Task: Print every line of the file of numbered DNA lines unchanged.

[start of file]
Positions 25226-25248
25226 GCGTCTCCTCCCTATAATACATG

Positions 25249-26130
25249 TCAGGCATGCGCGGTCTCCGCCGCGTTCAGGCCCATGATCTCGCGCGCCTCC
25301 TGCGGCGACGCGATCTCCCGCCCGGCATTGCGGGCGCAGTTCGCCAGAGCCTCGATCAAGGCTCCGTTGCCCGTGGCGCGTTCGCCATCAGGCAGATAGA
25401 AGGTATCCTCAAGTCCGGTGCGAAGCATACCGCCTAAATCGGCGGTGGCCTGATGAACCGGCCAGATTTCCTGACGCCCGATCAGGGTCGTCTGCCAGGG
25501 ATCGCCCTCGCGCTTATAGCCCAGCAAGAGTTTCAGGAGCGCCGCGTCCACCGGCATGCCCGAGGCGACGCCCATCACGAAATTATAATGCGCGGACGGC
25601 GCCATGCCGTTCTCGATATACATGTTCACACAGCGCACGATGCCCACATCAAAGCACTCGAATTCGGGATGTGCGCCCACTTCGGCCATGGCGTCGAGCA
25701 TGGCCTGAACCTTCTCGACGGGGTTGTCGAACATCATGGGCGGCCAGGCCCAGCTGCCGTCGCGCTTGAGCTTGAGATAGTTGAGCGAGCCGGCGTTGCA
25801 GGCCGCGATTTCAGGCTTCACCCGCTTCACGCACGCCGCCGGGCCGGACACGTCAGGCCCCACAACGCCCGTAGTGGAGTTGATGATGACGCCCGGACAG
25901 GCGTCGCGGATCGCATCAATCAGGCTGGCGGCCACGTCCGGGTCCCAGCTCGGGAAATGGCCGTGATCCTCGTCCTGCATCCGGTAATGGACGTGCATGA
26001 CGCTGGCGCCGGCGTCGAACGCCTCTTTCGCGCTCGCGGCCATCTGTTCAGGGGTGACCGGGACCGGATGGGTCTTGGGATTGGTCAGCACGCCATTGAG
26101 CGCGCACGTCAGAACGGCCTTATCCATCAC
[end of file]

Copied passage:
Positions 25226-25248
25226 GCGTCTCCTCCCTATAATACATG

Positions 25249-26130
25249 TCAGGCATGCGCGGTCTCCGCCGCGTTCAGGCCCATGATCTCGCGCGCCTCC
25301 TGCGGCGACGCGATCTCCCGCCCGGCATTGCGGGCGCAGTTCGCCAGAGCCTCGATCAAGGCTCCGTTGCCCGTGGCGCGTTCGCCATCAGGCAGATAGA
25401 AGGTATCCTCAAGTCCGGTGCGAAGCATACCGCCTAAATCGGCGGTGGCCTGATGAACCGGCCAGATTTCCTGACGCCCGATCAGGGTCGTCTGCCAGGG
25501 ATCGCCCTCGCGCTTATAGCCCAGCAAGAGTTTCAGGAGCGCCGCGTCCACCGGCATGCCCGAGGCGACGCCCATCACGAAATTATAATGCGCGGACGGC
25601 GCCATGCCGTTCTCGATATACATGTTCACACAGCGCACGATGCCCACATCAAAGCACTCGAATTCGGGATGTGCGCCCACTTCGGCCATGGCGTCGAGCA
25701 TGGCCTGAACCTTCTCGACGGGGTTGTCGAACATCATGGGCGGCCAGGCCCAGCTGCCGTCGCGCTTGAGCTTGAGATAGTTGAGCGAGCCGGCGTTGCA
25801 GGCCGCGATTTCAGGCTTCACCCGCTTCACGCACGCCGCCGGGCCGGACACGTCAGGCCCCACAACGCCCGTAGTGGAGTTGATGATGACGCCCGGACAG
25901 GCGTCGCGGATCGCATCAATCAGGCTGGCGGCCACGTCCGGGTCCCAGCTCGGGAAATGGCCGTGATCCTCGTCCTGCATCCGGTAATGGACGTGCATGA
26001 CGCTGGCGCCGGCGTCGAACGCCTCTTTCGCGCTCGCGGCCATCTGTTCAGGGGTGACCGGGACCGGATGGGTCTTGGGATTGGTCAGCACGCCATTGAG
26101 CGCGCACGTCAGAACGGCCTTATCCATCAC